Key Piece Of Missile Defense Shield Could Be Located In Northeast Ohio< < Back to
In about 18 months, people in Portage County are likely to find out if an old World War II arsenal will become the third site in the nation to house interceptor missiles – the ground-based weapons designed to track and blow intercontinental ballistic missiles out of space.
It’s a decision resting on everything from billion-dollar budgets to divining the intentions of North Korea. Part of the decision-making played out Tuesday night with a small-town feel: an open house hosted by a local high school.
At first glance, the Ravenna High School gym looks like it’s done up for a science fair.
But mixed in with the tables and easels, maps and charts are lieutenant colonels in full uniform, and videos with messages that are both ominous and optimistic.
About a hundred people are circulating among a dozen tables, raising questions about initialdoms like GMD and EKVs and terms like “boost-phase defenses.”
Lt. Col. Dan Martin is here to field some of those questions.
“We want to intercept any of those threats in outerspace in the Exo-atmosphere,” he explained to a man questioning the number of ICBMs in existence.
This same scene will be playing out over the next few weeks at Fort Custer in Michigan, Fort Drum in New York and something called the Kittery Survival, Evasion, Resistance and Escape Facility in Maine. Each is being considered by the Missile Defense Agency to become a Continental United states Interceptor Site – joining the two existing sites on the West Coast.
Lt. Col. Chris Snipes is the program manager for the Conus interceptor site for the Missile Defense Agency.
Part of his job is trying to figure out what a Conus interceptor site would do in each of those communities. And that means environmental studies.
“In the simplest of terms, we’re looking at bugs and bunnies,” he said.
But there’s a lot more: what the project would do to groundwater, terrain, air – on the base and well beyond.
“In our socio-economic pieces, we’ll look at potential jobs that are coming in, how is that going to affect the traffic,” Snipes said. “We’re going to have more traffic coming in and off the post, things of that nature. So it looks at it holistically. We look at air quality; look at all the permits we have to gain.”
But many of the public’s questions and concerns are about the concept, not the details.
The biggest one has to do with – as Mary Greer, armed with an anti-missile clipboard puts it – making Portage County a target in a hostile world.
“We fear that even though there will be economic impact in the short term from construction, if the site is chosen, that really we’re painting a bullseye on Portage County,” she said.
Snipes said he heard that concern repeatedly. His response?
“All Department of Defense installations are a target; there’s really no way to specifically say that somebody is more of a threat than others or more of a target than others because there’s so many different factors that would come into that,” he said.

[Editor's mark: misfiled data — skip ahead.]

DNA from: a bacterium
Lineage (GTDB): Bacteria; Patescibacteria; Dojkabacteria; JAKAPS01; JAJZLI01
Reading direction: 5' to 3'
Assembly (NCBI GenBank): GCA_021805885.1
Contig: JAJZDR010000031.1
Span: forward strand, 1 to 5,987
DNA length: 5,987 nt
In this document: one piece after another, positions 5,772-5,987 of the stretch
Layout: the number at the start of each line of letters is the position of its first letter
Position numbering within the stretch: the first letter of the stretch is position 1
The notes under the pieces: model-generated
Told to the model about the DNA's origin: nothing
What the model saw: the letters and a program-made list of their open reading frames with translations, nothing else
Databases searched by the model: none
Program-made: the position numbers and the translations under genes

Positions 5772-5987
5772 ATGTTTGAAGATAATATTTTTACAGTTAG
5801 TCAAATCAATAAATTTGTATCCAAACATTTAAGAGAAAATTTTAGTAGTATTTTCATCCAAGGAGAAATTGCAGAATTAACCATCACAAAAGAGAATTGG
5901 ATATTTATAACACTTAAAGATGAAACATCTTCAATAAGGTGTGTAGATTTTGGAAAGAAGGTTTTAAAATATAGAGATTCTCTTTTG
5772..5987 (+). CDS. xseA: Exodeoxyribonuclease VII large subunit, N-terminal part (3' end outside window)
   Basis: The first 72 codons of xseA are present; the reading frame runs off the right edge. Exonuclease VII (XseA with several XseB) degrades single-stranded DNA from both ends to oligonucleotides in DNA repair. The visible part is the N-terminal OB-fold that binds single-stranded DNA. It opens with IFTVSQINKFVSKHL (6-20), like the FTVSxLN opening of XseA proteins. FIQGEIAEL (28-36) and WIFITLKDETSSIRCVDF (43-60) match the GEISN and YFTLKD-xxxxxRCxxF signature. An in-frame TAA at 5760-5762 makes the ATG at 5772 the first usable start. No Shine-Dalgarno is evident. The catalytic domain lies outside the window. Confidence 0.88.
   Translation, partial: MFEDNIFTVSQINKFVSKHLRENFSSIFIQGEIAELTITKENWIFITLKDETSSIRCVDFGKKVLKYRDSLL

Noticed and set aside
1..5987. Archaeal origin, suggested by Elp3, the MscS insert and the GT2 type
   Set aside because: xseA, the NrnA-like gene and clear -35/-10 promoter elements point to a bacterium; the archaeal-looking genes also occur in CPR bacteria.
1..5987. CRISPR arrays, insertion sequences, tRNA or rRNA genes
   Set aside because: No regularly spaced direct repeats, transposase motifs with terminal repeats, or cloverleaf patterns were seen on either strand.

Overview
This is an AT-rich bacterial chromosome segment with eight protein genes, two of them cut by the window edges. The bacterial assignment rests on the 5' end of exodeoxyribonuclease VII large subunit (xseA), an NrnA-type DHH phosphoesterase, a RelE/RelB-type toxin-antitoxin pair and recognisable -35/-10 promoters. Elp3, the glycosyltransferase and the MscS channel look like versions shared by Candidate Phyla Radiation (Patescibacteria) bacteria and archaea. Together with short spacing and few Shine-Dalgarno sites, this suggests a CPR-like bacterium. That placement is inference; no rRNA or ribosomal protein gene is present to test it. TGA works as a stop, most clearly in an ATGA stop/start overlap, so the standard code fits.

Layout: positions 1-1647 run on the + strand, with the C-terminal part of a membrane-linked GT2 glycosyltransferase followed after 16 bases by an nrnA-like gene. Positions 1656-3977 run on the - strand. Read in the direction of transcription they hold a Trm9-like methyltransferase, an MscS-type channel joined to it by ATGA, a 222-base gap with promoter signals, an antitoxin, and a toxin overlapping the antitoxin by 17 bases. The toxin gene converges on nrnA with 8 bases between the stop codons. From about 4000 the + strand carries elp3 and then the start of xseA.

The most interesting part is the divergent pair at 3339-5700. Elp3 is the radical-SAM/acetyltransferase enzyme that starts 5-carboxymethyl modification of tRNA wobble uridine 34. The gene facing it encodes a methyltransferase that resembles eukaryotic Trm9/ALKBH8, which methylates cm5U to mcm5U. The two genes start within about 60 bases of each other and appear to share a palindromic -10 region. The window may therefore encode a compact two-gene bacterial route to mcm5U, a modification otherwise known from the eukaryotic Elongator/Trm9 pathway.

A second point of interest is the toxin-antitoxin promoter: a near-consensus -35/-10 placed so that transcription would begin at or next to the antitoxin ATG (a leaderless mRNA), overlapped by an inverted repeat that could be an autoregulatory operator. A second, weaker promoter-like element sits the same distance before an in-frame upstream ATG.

Back at his table, Lt. Col. Martin said the interceptor system is crucial to security well beyond Ravenna.
“The only time we would use this system is if a nation would fire an intercontinental ballistic missile against the United States,” Martin said.
So has anyone ever been used?
“In tests, yes,” he said. “In reality, no. and we hope it is never used in reality.”
Dan Fejas said those answers aren’t the ones he needs.
“There’s no way to look at the money that’s been spent on it,” Fejas said. “There’s no way to look at the failures that the program has had in tests that have repeatedly failed even in tests that were designed to succeed. So overall I came skeptical and I’m leaving pretty opposed to it.”
But others, including Ravenna Councilwoman Sharon Spencer, remain ambivalent.
“It would bring some jobs here; it would beings some opportunity here,” Spencer said. “But then you have to look at the big picture and all you can think about are the missiles. And I know it would only be engaged if it was a national emergency. But then you have to think, ‘It’s right here in our back yard. Is this going to be a target of something?’”
Lt. Col Snipes said three crucial things will play into the military’s decision: Cost, schedule and something called “performance metrics,” which is “the ability to neutralize a threat from a specific location. What we’re projecting as our future threats is North Korea and Iran. So we’re using performance metrics from those countries to get to those four locations.”
Snipes insists no decision has been made, and said there’s even a possibility the entire project could be mothballed if none of the sites work out.
If Ravenna is chosen, the 21st Century system, would be installed at what’s now an Ohio National Guard base – but which most people around here still call the Ravenna arsenal – a place where 14,000 people worked in World War II and which last turned out weapons in the Vietnam War.